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WASHINGTON, Oct 10 (Reuters) - The following are highlights from the International Monetary Fund and World Bank meetings on Friday in Washington, where finance ministers and central bankers from around the globe are gathered.
Many of the comments come from texts that were prepared for delivery to the IMF's steering committee, the International Monetary and Financial Committee, on Saturday.
"We don't think anybody needs sanctions, and they contradict our (global) goal of raising economic growth. And we believe those agreements reached in Minsk, the 12-point plan (on a ceasefire in Ukraine) is already starting to get implemented. So the question about the timing of the lifting of sanctions, we'd like to hope it won't be a matter of long-term perspective."
"Of course (sanctions affect the economic situation in the euro zone). We have significant trade relations with Europe, especially with Germany. Nevertheless, our colleagues are in favor of this, despite the cost to their economies.
"Everyone (during the G20 meetings) is talking about their desire to quickly resolve the situation in (eastern) Ukraine, and about their desire to quickly get rid of sanctions, because it's clear that they're hurting their own business development and economic stimulus. You saw that the latest outlook from the IMF showed that forecasts are on a downward trend. Sanctions are only adding to that."
"Europe has no experience dealing with deflation under a recession. That only happened in Japan ... What's clear from Japan's experience is that monetary policy alone isn't enough (in staving off the risk of deflation). You also need to have fiscal policy.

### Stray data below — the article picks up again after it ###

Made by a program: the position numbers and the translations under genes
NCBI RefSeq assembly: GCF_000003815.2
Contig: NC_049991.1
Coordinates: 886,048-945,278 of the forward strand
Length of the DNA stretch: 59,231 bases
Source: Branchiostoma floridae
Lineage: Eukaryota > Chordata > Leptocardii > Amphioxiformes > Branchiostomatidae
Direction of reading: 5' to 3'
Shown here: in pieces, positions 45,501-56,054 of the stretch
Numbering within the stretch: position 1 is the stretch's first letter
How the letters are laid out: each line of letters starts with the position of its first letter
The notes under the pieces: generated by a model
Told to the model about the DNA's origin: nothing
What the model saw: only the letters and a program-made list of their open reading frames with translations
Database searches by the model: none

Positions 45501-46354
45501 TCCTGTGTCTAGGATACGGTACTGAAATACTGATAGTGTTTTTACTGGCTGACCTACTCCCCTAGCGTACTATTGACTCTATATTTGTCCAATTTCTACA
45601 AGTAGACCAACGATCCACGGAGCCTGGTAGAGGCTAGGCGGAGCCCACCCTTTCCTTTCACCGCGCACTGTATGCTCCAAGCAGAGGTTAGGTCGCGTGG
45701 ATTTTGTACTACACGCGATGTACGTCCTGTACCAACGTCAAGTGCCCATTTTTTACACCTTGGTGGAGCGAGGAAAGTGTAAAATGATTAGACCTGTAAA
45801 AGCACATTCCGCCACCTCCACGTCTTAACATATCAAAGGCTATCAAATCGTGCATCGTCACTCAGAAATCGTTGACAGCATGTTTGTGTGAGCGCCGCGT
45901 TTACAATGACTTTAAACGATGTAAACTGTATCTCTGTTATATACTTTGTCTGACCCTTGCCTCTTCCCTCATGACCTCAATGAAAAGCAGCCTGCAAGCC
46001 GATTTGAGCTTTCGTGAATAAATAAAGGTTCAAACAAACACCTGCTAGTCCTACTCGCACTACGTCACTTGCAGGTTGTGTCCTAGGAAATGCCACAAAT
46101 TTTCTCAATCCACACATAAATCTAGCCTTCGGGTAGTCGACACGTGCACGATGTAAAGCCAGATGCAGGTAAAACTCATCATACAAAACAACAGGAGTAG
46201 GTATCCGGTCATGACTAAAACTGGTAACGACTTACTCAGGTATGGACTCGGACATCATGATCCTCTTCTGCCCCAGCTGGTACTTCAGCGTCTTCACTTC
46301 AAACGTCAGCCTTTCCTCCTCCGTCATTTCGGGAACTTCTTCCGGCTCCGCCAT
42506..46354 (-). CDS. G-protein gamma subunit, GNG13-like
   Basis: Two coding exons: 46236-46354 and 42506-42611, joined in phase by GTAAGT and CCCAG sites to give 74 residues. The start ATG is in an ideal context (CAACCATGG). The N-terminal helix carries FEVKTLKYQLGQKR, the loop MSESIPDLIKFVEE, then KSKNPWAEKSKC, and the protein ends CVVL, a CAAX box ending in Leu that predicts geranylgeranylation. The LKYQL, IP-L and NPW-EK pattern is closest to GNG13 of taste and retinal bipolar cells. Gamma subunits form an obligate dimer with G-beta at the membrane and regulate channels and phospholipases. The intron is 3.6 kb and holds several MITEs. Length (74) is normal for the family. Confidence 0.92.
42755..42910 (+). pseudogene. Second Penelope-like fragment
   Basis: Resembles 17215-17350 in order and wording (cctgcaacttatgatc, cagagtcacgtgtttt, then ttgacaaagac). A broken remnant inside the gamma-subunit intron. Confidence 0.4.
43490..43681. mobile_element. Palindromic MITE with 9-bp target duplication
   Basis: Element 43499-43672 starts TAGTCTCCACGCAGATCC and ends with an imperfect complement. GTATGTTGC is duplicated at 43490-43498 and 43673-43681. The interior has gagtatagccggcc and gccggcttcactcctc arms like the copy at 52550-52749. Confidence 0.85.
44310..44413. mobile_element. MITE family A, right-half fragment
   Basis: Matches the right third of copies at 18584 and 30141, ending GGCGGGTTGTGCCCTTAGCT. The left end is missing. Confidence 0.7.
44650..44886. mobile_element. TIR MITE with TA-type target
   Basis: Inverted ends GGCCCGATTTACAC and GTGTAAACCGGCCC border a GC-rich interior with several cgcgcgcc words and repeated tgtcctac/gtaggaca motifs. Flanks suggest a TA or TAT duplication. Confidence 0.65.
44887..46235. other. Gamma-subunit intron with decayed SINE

"That's why in Japan, we combined the Bank of Japan's monetary easing with flexible fiscal stimulus. We're about to emerge from deflation. It's quite difficult in Europe because each country oversees its fiscal policy, while monetary policy is guided under the common currency, the euro."
"Most likely from early next year there is the possibility of the Federal Reserve beginning the process of normalization. However, one thing we learn from history: if the Fed begins the process of normalization of interest (rates), that means not only one time 25 bp in history it never stops just once, so there should be real process. So ... the impact of the Federal Reserve policy on the U.S. economy and the global economy should be very closely watched. Of course the spillover issue should be given high consideration ...
"It's a very crucial time that communication should be more emphasized and that policy be transparent and let the market understand what will happen and what the spillover impact will be to other countries, particularly emerging economies
"It's time we work together, particularly G20 members, and policy coordination, cooperation becomes really more important."